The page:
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SharonRB Donating Member (1000+ posts) Send PM | Profile | Ignore Thu Oct-05-06 10:37 AM
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G4G talking points for 10-5
THURSDAY, OCTOBER 5 (33 Days until Victory 2006)

Governor Granholm attended the opening of a new hybrid car development center, a joint venture between GM, DaimlerChrysler and BMW.

The Governor helped pave the way for this project by creating a tax credit in July to encourage the companies to move forward.

By promoting investments in alternative energy and advanced fuels, as well as life sciences and advanced manufacturing, Governor Granholms comprehensive jobs plan is pushing Michigan to be a leader in the cutting-edge industries of the future.

The Dick DeVos / Alterra connection is growing stronger with more scrutiny, and DeVos is claiming that he did not exercise the option to control the Alterra board, despite evidence that his investment allowed he and his family to do so.

If he knew about the abuses, why did he fail to act? And if he is an attentive business leader, as he would like us to believe, how could he not have known about incidents that were happening around the country, particularly when reports appeared in national publications and his close advisor Jerry Tubergen was Alterra chairman? Something does not add up.

Headlines from Around the State

The Detroit News: Financial disclosure law absent in Mich. DeVos didn't have to report on holdings; bill would require revealing sources of income.
Republican candidate for governor Dick DeVos is being slammed by Democrats for not making a complete disclosure of his considerable finances -- including an investment in a chain of problem-racked assisted living homes. But the fact is, DeVos isn't required to report anything. Michigan is one of only three states -- along with Vermont and Idaho -- with no financial disclosure law. The 47 other states and the federal government require legislators and members of Congress to report personal financial information so voters can judge whether public officials are using their offices for personal gain. The vast majority of states also requires governors to report, and many set the same standards for gubernatorial candidates, according to the Washington, D.C.-based watchdog group Center for Public Integrity In March, DeVos released an eight-page disclosure statement that listed current investments and sources of income as well as charitable contributions dating back eight years. His document included no dollar figures, meaning it would not comply with requirements in most states, said John Chamberlin, chairman of Common Cause-Michigan, a nonpartisan political ethics watchdog. "His disclosure is better than nothing. But it falls short of what states with disclosure laws would require," Chamberlin said. Gov. Jennifer Granholm and the state Democratic Party say DeVos should have made public that he and a small investor group, including family members, invested at least $173 million in Alterra Healthcare Corp., a chain of senior care centers fined in other states for sexual and physical abuse of elderly patients and other violations.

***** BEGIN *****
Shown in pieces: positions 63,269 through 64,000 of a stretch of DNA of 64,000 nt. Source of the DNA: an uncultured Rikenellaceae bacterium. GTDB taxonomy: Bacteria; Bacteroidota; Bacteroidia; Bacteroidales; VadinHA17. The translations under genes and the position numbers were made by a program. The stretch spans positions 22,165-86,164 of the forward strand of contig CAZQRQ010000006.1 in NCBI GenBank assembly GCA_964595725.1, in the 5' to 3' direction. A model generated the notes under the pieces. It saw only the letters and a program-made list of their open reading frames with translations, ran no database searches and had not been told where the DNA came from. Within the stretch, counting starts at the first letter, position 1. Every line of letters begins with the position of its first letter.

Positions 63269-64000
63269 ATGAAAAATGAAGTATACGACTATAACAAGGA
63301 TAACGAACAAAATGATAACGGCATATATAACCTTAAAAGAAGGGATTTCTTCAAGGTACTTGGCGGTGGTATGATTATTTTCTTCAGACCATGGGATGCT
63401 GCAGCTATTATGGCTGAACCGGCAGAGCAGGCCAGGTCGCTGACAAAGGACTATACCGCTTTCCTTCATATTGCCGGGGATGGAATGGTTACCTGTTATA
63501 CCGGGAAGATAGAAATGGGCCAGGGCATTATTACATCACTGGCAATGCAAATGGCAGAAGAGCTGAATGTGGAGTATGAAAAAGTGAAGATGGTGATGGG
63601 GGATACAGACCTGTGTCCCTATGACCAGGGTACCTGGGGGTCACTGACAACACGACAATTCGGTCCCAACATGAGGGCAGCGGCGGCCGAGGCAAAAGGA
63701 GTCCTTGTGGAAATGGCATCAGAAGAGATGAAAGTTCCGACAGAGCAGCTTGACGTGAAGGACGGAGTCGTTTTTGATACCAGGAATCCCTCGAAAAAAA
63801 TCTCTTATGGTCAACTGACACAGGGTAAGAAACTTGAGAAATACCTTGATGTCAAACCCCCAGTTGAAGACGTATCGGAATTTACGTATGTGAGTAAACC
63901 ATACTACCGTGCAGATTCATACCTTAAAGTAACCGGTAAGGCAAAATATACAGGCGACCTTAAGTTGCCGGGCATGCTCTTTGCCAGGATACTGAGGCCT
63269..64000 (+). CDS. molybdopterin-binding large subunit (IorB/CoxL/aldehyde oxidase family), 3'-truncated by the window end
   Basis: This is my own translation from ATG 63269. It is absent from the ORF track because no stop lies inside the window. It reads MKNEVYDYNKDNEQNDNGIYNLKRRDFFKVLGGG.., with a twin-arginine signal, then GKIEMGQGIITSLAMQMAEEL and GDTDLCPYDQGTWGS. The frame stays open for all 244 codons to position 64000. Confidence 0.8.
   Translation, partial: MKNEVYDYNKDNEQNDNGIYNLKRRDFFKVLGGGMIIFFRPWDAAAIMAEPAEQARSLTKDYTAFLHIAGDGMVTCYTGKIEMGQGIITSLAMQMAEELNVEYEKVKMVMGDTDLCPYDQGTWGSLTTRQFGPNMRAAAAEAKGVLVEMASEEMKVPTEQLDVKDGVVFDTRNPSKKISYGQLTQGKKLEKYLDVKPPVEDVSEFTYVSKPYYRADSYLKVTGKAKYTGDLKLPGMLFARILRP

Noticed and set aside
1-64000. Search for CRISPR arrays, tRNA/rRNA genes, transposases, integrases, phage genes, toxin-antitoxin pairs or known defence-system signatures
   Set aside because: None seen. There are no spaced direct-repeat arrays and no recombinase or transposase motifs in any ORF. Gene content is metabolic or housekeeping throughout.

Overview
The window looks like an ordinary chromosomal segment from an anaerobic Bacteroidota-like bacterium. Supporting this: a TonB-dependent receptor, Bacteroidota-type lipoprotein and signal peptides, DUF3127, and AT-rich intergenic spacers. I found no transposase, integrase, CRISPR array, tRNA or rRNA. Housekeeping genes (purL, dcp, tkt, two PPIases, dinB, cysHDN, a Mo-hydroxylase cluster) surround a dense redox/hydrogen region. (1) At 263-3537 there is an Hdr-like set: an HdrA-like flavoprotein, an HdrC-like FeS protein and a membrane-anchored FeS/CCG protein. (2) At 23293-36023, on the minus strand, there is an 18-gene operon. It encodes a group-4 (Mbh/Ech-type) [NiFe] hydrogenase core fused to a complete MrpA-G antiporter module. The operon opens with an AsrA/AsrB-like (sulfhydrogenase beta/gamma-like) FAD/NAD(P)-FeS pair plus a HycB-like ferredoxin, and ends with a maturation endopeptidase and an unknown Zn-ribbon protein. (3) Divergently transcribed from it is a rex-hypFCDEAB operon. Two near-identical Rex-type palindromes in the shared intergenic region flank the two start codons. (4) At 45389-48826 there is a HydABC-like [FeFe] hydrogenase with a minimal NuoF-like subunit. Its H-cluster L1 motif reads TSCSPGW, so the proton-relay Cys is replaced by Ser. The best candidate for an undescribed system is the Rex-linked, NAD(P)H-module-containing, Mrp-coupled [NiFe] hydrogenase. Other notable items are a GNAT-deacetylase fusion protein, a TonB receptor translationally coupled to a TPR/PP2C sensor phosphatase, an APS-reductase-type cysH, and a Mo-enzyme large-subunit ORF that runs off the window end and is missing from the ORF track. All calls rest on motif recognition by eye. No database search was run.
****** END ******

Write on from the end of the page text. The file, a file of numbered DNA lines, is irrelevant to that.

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The Detroit News: Ali is in Granholm's corner Boxing icon who rarely endorses candidates backs governor because of stem cell research.
Muhammad Ali endorsed Granholm for re-election as governor Wednesday, applauding her support of stem cell research Lonnie Ali called Granholm during the event in a union hall to offer support. Her comments were heard by the crowd of about 150. "We believe in the governor and the agenda that she has for the state," Lonnie Ali said. Her husband, a boxing icon, rarely makes political endorsements but this was an important issue, she said In the 1980s, Muhammad Ali was diagnosed with Parkinson's disease -- one of the conditions that scientists hope to cure through stem cell research. Granholm has advocated lifting a ban limiting the use of stem cells and wants to expand that research in Michigan "She wants talented research and businesses around the world, who are working on cures for devastating and gut wrenching diseases right now, to relocate here to our great state, but she's been hindered in her effort to attract them because our laws are too restrictive," the Alis said in a joint written statement.
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The Saginaw News: Style, substance not exclusive
Republicans predictably criticized Democratic Gov. Jennifer Granholm for putting style over substance Monday, but Republican challenger Dick DeVos' first debate performance lacked both style and substance -- meaning the Grand Rapids multimillionaire missed an opportunity to close the sale with undecided voters. Admittedly, both candidates were often vague and, in Granholm's case, sometimes long-winded. She dominated the debate with a strategy that put DeVos -- and the Bush administration -- on the defensive. DeVos at times looked lost, mumbling that he was disappointed in the governor's attacks on his business investments and history. His primary knock against Granholm is that she isn't creating an atmosphere for economic growth in Michigan. He says he would Otherwise, Granholm scored points by offering more specifics about her economic recovery plan, twice referring voters to her campaign Web site early in the debate. She was also more specific about her plan to replace the state's Single Business Tax, which the Legislature slated for repeal at the end of 2007 The soap salesman needs to offer more suds if he intends to persuade Michigan to change leadership. He gets another chance in Grand Rapids, his home turf, during the second debate on Tuesday.
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